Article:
exposing the dark side of adoption
Register Log in



The Commercial Appeal

Author: The Associated Press

A Bristol emergency room doctor who thought he was treating a seizure victim three years ago said he found so many scars on the teenager's body he could not count them.

Dr. Gregory Gerlock testified Thursday in the trial of Joseph and Evangeline Combs, charged with repeatedly assaulting a girl they took from a children's home in 1978. Esther Combs is now 22 and living in another state under a different name.

The doctor, one of the first witnesses testifying in the case, said Esther seemed delirious when paramedics brought her to the hospital Feb. 18, 1997. Gerlock said Joseph Combs gave only vague answers about the teen's condition and what caused the scars on her back, arms and face.

Esther drank antifreeze earlier that day, trying to escape her abusive home life by committing suicide, Prosecutor Barry Staubus said. The Combses had beaten her with baseball bats, pliers and pieces of tin and also burned her, Staubus said.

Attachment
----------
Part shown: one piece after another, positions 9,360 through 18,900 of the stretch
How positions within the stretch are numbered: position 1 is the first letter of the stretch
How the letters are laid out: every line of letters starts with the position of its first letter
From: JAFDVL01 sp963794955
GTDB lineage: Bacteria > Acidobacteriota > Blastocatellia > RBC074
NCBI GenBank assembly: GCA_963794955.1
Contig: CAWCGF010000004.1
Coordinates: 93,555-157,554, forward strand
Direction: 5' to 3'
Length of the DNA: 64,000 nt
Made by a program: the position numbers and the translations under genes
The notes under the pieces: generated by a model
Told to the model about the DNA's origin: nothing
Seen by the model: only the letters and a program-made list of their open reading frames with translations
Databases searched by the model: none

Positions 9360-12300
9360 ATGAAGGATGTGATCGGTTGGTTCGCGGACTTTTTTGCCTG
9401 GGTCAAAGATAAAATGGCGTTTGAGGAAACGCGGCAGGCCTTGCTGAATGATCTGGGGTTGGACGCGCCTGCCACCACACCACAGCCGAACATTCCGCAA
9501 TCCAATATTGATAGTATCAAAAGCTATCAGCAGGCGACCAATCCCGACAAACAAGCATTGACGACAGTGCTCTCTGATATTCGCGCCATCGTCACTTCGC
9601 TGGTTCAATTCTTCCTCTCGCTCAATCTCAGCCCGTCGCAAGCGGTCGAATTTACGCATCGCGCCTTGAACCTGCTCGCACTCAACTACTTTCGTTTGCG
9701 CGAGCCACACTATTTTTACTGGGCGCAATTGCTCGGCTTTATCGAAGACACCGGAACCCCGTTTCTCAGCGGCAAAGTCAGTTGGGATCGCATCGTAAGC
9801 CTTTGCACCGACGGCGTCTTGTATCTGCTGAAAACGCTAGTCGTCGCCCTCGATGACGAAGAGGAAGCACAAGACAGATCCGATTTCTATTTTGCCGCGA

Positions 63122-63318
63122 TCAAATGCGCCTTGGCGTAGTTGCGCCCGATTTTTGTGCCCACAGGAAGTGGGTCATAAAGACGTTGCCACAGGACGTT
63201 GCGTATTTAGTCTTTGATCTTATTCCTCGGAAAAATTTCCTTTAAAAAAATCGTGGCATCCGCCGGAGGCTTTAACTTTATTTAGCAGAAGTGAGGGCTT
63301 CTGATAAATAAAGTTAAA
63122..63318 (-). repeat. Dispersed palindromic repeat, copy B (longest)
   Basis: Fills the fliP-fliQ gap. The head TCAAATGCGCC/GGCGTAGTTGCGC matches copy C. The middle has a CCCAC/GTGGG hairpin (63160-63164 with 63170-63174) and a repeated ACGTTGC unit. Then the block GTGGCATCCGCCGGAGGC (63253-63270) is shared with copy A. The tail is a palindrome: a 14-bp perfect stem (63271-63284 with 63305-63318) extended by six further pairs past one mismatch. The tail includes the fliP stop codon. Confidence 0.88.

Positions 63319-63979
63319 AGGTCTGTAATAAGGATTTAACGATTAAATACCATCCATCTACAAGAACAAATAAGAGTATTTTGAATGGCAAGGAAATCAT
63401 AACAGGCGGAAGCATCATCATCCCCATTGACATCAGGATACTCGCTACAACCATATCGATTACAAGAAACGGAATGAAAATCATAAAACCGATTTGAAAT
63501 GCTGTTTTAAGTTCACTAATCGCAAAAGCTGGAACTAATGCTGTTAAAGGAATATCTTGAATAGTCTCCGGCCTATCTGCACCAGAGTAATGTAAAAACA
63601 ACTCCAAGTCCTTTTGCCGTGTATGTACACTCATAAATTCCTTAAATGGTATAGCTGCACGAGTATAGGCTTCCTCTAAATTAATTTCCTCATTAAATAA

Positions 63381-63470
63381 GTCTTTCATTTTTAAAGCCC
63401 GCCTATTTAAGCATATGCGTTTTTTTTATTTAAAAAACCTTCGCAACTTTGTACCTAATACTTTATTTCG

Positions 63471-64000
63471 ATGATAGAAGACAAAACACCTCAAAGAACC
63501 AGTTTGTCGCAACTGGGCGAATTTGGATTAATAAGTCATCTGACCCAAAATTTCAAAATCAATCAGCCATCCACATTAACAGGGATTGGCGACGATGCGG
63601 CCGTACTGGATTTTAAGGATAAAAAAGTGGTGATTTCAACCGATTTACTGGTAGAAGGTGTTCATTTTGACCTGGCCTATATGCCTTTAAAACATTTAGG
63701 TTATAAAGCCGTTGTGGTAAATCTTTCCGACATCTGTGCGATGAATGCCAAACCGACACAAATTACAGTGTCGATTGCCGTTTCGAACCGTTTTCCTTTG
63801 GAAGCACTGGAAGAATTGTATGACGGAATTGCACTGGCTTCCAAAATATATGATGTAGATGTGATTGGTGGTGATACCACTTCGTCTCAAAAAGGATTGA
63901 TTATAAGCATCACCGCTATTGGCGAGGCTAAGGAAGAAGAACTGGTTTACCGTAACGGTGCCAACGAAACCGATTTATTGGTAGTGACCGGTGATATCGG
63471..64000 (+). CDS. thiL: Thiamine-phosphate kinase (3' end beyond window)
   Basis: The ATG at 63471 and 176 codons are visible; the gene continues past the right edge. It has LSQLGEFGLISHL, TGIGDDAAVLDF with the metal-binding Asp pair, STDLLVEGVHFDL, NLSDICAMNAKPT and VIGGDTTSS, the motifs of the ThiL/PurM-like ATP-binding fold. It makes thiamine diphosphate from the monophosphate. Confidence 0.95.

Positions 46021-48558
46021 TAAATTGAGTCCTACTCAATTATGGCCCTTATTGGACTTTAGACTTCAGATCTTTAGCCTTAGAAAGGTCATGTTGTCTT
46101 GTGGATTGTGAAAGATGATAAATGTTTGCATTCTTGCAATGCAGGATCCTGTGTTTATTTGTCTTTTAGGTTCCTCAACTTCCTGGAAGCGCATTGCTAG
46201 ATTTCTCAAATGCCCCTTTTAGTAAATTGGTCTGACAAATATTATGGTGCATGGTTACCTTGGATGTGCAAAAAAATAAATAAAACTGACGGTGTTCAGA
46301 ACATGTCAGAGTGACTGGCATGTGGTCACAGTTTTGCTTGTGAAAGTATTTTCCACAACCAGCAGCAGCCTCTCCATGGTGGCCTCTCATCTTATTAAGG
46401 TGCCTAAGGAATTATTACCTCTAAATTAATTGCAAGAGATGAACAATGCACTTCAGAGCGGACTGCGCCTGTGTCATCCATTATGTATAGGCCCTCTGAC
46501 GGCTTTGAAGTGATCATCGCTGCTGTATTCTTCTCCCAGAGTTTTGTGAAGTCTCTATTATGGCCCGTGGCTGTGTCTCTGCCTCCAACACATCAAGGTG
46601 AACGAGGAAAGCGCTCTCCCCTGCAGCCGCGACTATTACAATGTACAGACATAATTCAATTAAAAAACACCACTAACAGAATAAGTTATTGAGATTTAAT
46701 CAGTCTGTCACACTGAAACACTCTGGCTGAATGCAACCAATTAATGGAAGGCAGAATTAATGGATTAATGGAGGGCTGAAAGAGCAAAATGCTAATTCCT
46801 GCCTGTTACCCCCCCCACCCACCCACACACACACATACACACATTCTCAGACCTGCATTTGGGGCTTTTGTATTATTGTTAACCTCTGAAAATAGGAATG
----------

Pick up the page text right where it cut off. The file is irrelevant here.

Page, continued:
"Esther lived as a broken person, devastated by physical, verbal, psychological, sexual abuse without any other family, without an identity, without an education, deprived of self-worth," Staubus said in opening statements Thursday.

Combs, 51, former pastor of the now-defunct Emmanuel Baptist Church of Bristol, also is charged with rape. Mrs. Combs, 50, also is charged with child abuse. Both are charged with kidnapping and assault.

Before opening statements began, the charges against the couple were read to the jury, and the couple entered their plea on each count. They stood and looked directly at the jury each time, and said in a loud voice: "Not guilty!"

Defense attorneys told jurors the Combses meant to adopt the 4-month-old girl they took from a Valparaiso, Ind., children's home. The couple were given legal custody of Esther but never adopted her because of financial demands from the children's home, said Mrs. Combs's attorney Joe Harrison.

He said Mrs. Combs has devoted her life to her husband of 26 years, family and church. He said the Combses' six children - four biological, one adopted and Esther - received chores as part of the household. Esther's claims that she was a slave for the familyare misleading, he said.

"All family members will tell you this abuse never occurred," Harrison said.

2000 Mar 3